Chronic pelvic pain frequently occurs secondary to nongynecologic conditions that must be considered in the evaluation of affected women. For women in whom endometriosis is the suspected cause of the pain, laparoscopic confirmation of the diagnosis is unnecessary, and a trial of medical therapy, including second-line therapies such as danazol, GnRH agonists, and progestins, is justified provided that there are no other indications for surgery such as the presence of a suspicious adnexal mass. When surgery is necessary, laparoscopic approaches seem to offer comparable clinical outcomes to those performed via laparotomy, but with reduced morbidity. The balance of evidence supports the use of adjuvant postoperative medical therapy after conservative surgery for CPP. There is some evidence that adjuvant presacral neurectomy adds benefit for midline pain, but currently, there is inadequate evidence to support the use of uterosacral nerve ablation or uterine suspension. Hysterectomy alone has undocumented value in the surgical management of women with endometriosis-associated CPP.
Fertility and Sterility 11/2002; 78(5):961-72. · 3.56 Impact Factor
ABSTRACT: To correlate the diagnosis of endometriosis in lesions excised at laparoscopy with pathologic diagnosis.
U.S. government research hospital.
Women with chronic pelvic pain thought to be due to endometriosis.
Excision of lesions suspicious for endometriosis.
Histologic examination of lesions for color, width, depth, and location of endometriosis. Lesion colors were grouped as black, red, white, mixed color, or endometriomas.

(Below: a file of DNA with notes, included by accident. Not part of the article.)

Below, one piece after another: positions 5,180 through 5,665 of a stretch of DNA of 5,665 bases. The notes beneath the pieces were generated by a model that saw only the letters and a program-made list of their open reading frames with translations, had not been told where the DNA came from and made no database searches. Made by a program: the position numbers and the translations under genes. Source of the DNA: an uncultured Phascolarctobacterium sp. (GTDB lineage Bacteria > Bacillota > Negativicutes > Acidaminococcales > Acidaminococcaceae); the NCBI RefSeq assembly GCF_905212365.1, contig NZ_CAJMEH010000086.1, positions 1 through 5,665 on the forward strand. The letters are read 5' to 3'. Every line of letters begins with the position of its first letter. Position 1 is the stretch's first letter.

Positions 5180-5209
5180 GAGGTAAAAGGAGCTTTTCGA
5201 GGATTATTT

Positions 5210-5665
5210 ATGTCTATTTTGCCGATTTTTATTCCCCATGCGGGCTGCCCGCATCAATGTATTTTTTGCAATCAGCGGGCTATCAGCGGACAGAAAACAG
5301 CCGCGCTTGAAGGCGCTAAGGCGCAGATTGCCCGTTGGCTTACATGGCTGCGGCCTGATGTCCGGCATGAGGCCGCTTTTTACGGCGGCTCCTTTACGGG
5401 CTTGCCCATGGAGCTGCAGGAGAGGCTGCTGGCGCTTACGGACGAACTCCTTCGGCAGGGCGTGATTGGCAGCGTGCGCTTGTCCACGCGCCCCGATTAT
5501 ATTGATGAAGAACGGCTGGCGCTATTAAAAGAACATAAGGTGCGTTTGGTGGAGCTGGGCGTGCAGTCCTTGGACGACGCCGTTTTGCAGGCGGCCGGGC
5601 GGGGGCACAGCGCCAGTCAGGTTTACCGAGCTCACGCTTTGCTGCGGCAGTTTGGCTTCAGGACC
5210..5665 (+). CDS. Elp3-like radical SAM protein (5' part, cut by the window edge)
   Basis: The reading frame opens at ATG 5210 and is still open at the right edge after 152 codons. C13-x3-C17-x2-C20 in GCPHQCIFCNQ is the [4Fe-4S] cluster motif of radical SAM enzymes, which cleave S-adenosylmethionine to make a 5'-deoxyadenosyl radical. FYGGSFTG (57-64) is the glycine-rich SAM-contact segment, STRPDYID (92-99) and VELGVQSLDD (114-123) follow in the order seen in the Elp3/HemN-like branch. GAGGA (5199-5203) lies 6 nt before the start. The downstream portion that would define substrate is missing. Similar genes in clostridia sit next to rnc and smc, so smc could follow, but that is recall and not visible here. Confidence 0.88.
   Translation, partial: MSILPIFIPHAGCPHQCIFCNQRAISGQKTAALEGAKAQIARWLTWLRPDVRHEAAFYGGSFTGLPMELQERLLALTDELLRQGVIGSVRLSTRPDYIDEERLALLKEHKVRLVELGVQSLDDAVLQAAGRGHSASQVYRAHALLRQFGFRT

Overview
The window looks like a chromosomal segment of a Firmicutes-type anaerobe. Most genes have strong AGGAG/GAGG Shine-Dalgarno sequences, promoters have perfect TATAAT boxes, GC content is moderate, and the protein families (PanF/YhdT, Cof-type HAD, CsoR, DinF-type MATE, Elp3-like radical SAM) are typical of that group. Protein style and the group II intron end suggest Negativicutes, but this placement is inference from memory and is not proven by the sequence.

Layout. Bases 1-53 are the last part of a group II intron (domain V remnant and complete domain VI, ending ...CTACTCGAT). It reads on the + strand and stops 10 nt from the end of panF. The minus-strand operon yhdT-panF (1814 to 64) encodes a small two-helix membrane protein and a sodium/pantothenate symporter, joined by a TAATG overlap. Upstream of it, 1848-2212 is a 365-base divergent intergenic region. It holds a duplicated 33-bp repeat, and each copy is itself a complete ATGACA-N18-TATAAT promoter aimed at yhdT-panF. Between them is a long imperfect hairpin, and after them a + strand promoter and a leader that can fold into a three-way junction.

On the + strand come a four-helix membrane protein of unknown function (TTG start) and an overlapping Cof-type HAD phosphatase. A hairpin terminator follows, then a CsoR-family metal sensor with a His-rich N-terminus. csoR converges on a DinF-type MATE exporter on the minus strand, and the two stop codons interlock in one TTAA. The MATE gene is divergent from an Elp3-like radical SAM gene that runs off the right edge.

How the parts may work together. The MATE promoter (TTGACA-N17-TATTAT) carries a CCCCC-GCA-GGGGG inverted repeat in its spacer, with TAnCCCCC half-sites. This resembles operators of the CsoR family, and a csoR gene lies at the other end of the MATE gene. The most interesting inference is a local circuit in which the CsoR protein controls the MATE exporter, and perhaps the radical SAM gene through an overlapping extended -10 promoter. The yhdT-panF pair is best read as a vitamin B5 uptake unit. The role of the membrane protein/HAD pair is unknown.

Sixty-five women with a surgical diagnosis of endometriosis had minimal (n = 22), mild (n = 25), moderate (n = 9), or severe disease (n = 9) according to the revised American Fertility Society classification. Endometriosis was confirmed in all but seven patients with minimal and one with severe disease. Twelve other patients did not have endometriosis. Of 314 lesions excised, 189 (61%) were endometriotic. Black or red lesions were less often histologically confirmed to be endometriosis than were white lesions, mixed-color lesions or endometriomas. Lesions > 5 mm wide or deep were more likely to be endometriosis than were narrower or shallower implants. Endometriomas deeper than 1 cm were histologically confirmed to be endometriosis, and 50% of peritoneal windows contained endometriosis.
White lesions, mixed-color lesions, endometriomas, and larger lesions by depth or width were more likely to be histologically confirmed endometriosis than were smaller, black, or red lesions.
Fertility and Sterility 10/2002; 78(4):743-9. · 3.56 Impact Factor